Tallgrass Prairie at Fort Scott
"A beautifully undulating prairie". "An almost precipitous decent of fifty feet". "A flat spur of high prairie". "A small clear-water creek".
In 1852, Assistant Surgeon Joseph Barnes used all of these phrases to describe the landscape surrounding Fort Scott.
Congress established Fort Scott as a National Historic Site in 1978 to commemorate its role in the Opening of the West, Bleeding Kansas and the Civil War. Its cultural resources-the buildings and other manmade structures-are the focus of the site. They represent the lifestyles and activities of the soldiers and citizens of Fort Scott, who played an important role in the dramatic events of the mid nineteenth century. But while it is the cultural resources that bring the past to life, it is the natural resources that made life possible at Fort Scott to begin with.
Fort Scott is located in Bourbon County in Southeast Kansas. It is in a region known as the Osage Cuestas; cuestas are hills or bluffs with a steep face on one side and a gentle slope on the other. The bluff on which the fort was built overlooks the confluence of the Marmaton River and Mill Creek. The climate is moderate with hot summers and mild winters. It is located in a vegetation zone consisting of tallgrass prarie and a mixed oak hickory forest.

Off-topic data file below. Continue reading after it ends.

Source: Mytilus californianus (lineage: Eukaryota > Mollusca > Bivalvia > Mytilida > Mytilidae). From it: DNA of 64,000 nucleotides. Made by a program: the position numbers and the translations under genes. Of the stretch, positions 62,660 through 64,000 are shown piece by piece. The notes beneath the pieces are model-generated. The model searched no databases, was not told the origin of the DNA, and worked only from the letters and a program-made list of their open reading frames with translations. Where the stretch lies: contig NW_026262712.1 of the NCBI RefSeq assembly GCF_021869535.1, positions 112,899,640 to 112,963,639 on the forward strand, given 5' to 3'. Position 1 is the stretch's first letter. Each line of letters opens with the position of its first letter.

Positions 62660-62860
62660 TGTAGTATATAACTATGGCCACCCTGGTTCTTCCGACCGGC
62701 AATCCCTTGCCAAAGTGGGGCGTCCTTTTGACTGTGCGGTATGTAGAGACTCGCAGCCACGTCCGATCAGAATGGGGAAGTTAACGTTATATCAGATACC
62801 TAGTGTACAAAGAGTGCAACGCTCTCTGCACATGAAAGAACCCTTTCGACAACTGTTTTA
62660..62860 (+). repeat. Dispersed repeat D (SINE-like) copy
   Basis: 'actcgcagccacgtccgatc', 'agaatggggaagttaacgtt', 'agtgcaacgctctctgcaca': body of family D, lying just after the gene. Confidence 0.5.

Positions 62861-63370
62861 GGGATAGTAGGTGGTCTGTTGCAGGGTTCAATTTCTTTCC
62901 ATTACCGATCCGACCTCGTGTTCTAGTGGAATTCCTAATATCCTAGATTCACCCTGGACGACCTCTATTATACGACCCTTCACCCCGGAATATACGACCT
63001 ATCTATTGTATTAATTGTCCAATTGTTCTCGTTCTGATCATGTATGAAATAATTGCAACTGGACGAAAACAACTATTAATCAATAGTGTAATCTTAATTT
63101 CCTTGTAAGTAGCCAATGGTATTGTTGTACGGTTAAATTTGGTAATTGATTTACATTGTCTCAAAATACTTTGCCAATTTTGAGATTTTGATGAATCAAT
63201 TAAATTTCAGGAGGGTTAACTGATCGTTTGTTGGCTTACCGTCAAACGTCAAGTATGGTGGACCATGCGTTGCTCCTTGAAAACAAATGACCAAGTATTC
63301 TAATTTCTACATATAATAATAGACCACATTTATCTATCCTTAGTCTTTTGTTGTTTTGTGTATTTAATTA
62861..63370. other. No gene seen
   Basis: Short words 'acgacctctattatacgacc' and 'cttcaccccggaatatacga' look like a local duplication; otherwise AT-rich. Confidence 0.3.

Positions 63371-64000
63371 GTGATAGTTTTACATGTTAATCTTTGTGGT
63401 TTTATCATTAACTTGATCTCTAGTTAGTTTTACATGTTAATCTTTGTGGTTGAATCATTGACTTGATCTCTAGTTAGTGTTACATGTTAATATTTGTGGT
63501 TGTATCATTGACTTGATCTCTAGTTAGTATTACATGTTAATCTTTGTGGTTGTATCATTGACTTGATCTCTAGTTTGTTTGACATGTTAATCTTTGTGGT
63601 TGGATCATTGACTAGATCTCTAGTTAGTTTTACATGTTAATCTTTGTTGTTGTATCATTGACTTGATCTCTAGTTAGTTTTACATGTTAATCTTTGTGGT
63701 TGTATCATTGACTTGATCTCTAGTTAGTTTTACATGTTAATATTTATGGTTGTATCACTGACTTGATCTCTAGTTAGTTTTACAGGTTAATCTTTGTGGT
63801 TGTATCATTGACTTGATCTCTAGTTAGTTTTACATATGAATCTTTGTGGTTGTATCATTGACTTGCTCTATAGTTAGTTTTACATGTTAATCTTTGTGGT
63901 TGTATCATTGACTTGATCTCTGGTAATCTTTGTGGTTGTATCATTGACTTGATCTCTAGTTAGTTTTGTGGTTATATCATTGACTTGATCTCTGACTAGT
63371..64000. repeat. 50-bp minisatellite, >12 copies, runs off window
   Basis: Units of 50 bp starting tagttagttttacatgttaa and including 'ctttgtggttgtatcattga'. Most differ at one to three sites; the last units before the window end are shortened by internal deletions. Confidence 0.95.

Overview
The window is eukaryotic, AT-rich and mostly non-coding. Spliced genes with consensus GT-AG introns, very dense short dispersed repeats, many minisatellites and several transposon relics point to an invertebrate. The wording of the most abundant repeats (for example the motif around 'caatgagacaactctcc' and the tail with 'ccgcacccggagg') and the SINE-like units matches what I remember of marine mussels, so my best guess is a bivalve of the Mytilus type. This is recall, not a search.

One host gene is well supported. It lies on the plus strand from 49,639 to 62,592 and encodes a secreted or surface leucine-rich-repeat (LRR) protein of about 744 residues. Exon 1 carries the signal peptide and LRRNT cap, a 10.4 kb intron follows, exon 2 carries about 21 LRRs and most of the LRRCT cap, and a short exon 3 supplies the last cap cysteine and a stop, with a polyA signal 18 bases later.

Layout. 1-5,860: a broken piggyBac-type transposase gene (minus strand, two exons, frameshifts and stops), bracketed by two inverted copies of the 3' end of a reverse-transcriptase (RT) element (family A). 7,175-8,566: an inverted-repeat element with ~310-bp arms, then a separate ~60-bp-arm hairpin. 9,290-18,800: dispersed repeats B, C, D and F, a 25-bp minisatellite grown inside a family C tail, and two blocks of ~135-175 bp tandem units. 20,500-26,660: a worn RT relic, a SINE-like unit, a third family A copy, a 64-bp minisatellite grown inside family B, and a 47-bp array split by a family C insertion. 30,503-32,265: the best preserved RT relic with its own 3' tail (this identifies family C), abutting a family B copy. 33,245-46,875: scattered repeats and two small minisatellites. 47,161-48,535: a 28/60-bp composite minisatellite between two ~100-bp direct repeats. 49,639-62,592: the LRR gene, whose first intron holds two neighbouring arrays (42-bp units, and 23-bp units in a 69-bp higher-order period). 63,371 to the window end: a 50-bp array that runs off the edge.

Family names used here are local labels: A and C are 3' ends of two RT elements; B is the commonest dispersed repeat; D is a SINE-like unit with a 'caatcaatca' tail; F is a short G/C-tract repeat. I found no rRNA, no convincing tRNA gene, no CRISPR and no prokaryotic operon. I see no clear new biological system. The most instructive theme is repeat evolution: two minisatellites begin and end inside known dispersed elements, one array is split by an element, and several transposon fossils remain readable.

Of all the natural resources at Fort Scott, the prairie was the most prominent. In the 1840s, tallgrass prairie dominated the landscape, not only at Fort Scott, but throughout the entire region. For decades, the prairie served as a barrier to expansion. As settlers reached the western edge of Missouri and Arkansas, the forests began to thin and the scarcity of trees led them to believe that the prairie was unsuitable for agriculture and settlement. In fact, early explorers had nicknamed it the "Great American Desert" due to the lack of trees and rainfall further west. Thus the boundary between forest and prairie became the frontier and Indians from the east were relocated to lands beyond the frontier that the white settlers deemed undesirable. The army established Fort Scott in this transition zone to keep the peace on the frontier and to keep the Indians and white settlers separated.
Today, the staff of Fort Scott National Historic Site manages five acres of restored tallgrass prairie in order to recreate the historic scene and interpret the tallgrass prairie ecosystem and its significance to the site's history and the region. Other important natural resources such as trees and wildlife are also protected here. As you explore these pages, you will learn more about the rich abundance of life that exists here and the natural resources that supported that life and created a view described by Barnes as " the most magnificent prairie of the country".
Prairie Site Bulletin
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